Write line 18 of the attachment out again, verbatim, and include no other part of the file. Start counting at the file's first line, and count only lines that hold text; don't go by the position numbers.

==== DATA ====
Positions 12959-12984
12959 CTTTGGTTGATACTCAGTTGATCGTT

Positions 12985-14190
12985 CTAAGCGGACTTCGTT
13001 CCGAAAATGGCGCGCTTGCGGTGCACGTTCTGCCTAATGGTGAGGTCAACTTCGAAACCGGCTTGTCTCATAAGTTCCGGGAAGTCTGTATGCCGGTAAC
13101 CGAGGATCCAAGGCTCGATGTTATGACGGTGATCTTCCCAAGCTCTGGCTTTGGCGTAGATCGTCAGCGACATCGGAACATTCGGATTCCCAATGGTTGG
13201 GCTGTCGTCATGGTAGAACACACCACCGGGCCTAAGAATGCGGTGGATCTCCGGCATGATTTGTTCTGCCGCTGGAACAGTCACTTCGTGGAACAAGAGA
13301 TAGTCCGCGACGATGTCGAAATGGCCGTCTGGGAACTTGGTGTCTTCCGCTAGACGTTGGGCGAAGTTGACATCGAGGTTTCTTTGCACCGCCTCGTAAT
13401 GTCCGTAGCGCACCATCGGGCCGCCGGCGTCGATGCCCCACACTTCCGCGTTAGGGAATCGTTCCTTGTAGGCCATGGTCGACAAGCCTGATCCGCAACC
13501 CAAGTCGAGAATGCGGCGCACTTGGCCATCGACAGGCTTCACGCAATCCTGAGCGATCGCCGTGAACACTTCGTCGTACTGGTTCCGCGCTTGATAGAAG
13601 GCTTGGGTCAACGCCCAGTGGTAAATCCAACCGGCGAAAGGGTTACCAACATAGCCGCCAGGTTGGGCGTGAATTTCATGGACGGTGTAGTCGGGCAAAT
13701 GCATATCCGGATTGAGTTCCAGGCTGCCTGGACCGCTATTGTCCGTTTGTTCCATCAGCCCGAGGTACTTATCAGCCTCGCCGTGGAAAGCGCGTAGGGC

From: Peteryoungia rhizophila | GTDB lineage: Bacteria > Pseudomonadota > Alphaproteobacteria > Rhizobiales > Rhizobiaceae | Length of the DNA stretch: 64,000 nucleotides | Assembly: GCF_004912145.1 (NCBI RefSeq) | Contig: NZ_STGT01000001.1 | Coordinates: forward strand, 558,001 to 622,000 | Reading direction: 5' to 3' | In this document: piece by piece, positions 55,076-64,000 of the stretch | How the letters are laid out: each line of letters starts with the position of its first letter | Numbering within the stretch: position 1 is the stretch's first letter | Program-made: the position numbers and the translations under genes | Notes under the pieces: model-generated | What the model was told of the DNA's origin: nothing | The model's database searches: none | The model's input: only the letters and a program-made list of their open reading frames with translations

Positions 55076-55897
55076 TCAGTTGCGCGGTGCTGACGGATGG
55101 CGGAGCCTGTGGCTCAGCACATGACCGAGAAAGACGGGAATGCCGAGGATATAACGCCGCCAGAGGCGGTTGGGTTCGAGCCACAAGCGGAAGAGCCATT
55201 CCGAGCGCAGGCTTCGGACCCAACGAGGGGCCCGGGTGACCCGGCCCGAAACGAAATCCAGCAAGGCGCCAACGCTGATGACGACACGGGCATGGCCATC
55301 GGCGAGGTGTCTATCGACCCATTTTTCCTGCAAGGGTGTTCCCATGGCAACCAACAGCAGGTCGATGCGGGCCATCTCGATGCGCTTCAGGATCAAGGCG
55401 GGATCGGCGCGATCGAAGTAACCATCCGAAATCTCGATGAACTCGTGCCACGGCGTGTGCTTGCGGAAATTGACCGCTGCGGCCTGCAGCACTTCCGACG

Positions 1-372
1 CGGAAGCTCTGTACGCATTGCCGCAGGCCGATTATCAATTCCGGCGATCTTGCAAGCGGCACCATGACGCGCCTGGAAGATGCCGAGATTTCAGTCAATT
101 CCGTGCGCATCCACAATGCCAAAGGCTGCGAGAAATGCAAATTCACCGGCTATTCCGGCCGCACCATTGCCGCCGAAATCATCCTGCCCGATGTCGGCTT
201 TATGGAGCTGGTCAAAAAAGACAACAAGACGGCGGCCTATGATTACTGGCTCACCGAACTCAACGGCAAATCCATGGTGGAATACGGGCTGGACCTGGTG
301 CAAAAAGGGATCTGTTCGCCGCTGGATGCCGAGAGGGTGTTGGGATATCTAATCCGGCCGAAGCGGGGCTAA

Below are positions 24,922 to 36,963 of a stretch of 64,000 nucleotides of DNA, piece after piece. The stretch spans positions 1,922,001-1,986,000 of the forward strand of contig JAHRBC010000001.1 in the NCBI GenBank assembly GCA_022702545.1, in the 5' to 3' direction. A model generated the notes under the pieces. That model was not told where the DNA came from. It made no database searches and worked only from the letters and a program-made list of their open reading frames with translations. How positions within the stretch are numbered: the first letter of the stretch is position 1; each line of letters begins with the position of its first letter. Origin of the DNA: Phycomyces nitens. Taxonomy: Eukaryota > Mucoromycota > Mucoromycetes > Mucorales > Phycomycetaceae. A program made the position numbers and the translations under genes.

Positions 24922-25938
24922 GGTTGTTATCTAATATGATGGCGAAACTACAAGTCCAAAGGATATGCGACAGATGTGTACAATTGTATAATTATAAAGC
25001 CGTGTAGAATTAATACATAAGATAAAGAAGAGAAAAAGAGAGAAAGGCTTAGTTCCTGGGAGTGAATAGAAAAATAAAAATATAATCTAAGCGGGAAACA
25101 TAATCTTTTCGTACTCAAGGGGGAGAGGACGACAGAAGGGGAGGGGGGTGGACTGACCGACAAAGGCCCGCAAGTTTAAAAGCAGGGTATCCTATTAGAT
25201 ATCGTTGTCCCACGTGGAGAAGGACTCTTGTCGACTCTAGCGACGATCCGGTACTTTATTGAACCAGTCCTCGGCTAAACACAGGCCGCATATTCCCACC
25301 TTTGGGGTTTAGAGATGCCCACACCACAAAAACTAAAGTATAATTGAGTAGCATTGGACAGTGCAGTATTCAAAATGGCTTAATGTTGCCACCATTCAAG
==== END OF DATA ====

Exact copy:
55301 GGCGAGGTGTCTATCGACCCATTTTTCCTGCAAGGGTGTTCCCATGGCAACCAACAGCAGGTCGATGCGGGCCATCTCGATGCGCTTCAGGATCAAGGCG